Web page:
Sunday, March 28, 2010

What's a Hard Working Family anyway?

I caught a fragment of an interview with Bob Crow where he was saying his union's actions would try to minimize any disruption to the holiday plans of "hard working families". This invocation of the HWF, as it shall henceforth be known, is now one of the most frequently-heard dog whistles of contemporary politics. Apart from the amusing picture it inevitably summons of an extended family taking part in an Amish barn raising or a clan of shoe-making elves whose tiny cottage fairly trembles to the sound of their frantic industry, it raises the question "who is he actually talking about?" You can only assume, as you are no doubt meant to assume, that he is talking about you and not everybody else.

It's all a nonsense, of course, designed to get us on side with whatever plan the speaker is shilling for. Stalin, Hitler and Pol Pot did a lot of talking about Hard Working Families. It was their hope that you would cheer the Hard Working Families just as you would revile anyone who wasn't HWF. You are a member of a hard working family. They are a feckless bunch of spongers. And that other lot are a bunch of leeches living off ill-gotten gains. The truth is that difficulties, whether they're little local ones or major catastrophes, are equally inconvenient for all of us. Time and chance are no respecters of whether we're Hard Working Families or not. The rain falls on everyone, Bob.


  1. "Hard working families" - it's one of those adjectival cliches beloved of journalism and politics. See also "devout Catholic", "close-knit mining community", "innocent bystander".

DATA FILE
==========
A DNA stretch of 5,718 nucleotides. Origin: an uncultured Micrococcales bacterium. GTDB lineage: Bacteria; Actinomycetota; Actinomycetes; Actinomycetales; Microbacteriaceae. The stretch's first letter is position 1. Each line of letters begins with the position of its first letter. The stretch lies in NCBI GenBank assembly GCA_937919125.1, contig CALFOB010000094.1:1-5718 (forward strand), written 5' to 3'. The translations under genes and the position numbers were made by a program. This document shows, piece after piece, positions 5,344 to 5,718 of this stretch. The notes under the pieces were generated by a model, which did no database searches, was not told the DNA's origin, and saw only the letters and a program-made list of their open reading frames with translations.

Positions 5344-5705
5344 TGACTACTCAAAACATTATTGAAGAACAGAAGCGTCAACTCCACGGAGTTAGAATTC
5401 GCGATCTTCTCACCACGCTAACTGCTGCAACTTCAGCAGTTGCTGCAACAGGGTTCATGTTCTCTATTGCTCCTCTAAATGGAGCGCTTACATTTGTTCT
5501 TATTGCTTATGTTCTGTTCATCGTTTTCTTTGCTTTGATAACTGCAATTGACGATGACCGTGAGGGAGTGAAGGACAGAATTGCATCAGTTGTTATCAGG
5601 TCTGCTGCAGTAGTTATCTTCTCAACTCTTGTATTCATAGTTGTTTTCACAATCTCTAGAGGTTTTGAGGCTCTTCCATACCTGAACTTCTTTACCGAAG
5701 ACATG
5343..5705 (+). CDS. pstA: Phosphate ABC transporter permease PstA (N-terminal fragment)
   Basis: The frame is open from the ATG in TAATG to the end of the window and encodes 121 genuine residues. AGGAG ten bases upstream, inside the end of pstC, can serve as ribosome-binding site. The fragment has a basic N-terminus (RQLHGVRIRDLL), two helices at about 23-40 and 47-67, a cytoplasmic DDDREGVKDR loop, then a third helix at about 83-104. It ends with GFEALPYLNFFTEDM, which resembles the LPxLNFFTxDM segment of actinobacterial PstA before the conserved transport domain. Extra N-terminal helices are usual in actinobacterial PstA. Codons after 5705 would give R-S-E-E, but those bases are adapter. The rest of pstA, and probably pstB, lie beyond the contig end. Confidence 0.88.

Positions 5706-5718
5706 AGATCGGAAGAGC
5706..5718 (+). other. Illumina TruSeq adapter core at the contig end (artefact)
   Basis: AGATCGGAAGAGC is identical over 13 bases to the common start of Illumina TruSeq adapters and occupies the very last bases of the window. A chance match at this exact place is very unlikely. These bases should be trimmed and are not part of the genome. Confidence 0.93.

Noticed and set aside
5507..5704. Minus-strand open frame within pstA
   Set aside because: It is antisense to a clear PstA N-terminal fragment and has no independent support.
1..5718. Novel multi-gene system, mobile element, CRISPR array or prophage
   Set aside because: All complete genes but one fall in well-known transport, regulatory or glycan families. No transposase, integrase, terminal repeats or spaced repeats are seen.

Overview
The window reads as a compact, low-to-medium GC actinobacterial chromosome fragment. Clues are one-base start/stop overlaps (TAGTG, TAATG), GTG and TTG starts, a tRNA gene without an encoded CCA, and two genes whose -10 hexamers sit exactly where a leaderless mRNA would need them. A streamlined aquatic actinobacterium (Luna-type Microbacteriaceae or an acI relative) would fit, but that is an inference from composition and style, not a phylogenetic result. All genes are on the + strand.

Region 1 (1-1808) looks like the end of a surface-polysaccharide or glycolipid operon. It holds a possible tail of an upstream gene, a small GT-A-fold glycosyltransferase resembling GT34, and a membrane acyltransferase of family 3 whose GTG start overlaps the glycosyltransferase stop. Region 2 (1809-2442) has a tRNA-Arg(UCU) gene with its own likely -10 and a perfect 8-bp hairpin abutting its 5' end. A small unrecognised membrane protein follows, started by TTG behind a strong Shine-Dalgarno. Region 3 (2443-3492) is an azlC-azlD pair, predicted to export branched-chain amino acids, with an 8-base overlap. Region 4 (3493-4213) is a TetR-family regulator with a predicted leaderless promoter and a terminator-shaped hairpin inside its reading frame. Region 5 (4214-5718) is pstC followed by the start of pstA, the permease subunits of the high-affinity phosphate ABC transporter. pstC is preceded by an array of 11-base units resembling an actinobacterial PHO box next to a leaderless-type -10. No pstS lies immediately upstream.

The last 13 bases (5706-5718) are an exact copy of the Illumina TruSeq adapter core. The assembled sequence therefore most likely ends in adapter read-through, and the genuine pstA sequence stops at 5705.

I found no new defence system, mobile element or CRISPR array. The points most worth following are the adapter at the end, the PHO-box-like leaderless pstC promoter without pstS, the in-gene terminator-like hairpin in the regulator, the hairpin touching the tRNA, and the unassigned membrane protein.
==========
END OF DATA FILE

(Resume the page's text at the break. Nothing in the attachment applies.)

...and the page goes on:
2. This morning my brother has yet to emerge from his bedroom.

    My father is in the garden where he has spent the last few minutes standing stock still, apparently contemplating a sprig of daffodils that have erupted from one of the flower beds. Either he is drinking in the beauty of early Spring, or he's experiencing a flashback to a particularly awful Saint David's Day. I have been arsing about on the Lamebook website, cackling over the stupid things that people write on their facebook profiles.

    The only person doing anything even moderately productive is my mother, who earlier today was preparing the next cycle of pocket money for her two Grandchildren. This entails stuffing small denomination coins into tiny envelopes which she adorns with stickers and motivational slogans.

    Are we a hard-working family? And if we are now, was that still the case this time last year when I was unemployed and claiming benefit?

    I think we're just a typical group of people united by blood ties, who have learned to live with each other's sometimes painful idiosyncrasies. We don't have quarterly meetings to discuss productivity and implement efficiency programs. Our relationship isn't something that can be quantified or even broadly qualified.

  3. That phrase has always riled me,especially as I'm eagerly awaiting the politician who tries to lure 'Hardworking, single, childless people who pay more than their fair share, and get very little back bar a 20% Council Tax discount'.

  4. A quick search of Hansard online reveals that this phrase was first used in Parliament during a 1915 debate on increasing taxes on tea. However, the speaker also frequently referred to "the poorer classes" and "the working class", who don't seem to rate much of a mention in Parliament these days.

  5. I've always loved the phrase "motorists", who I believe refers people who drive cars, but the fact of which means a great deal to them.

  6. Michael is closest to the answer. The key word is "working". Crow means "working class". Crow wants to suggest that, as members of the working class striking against the ruling class, it is unfortunate if other working class members suffer as a consequence.

  7. The Republicans in the US were especially guilty of this demographic lumping by consistently proclaiming that "the American people" didn't want the health care bill proposed by Pres. Obama.

    I would always think to myself, "Huh. Nobody asked me."

  8. Speaking of GreenMan's "adjectival cliches", the often spot-on Onion website sells t-shirts that clearly mark you as the most anonymous of newspaper protagonists, an "Area Man":,116/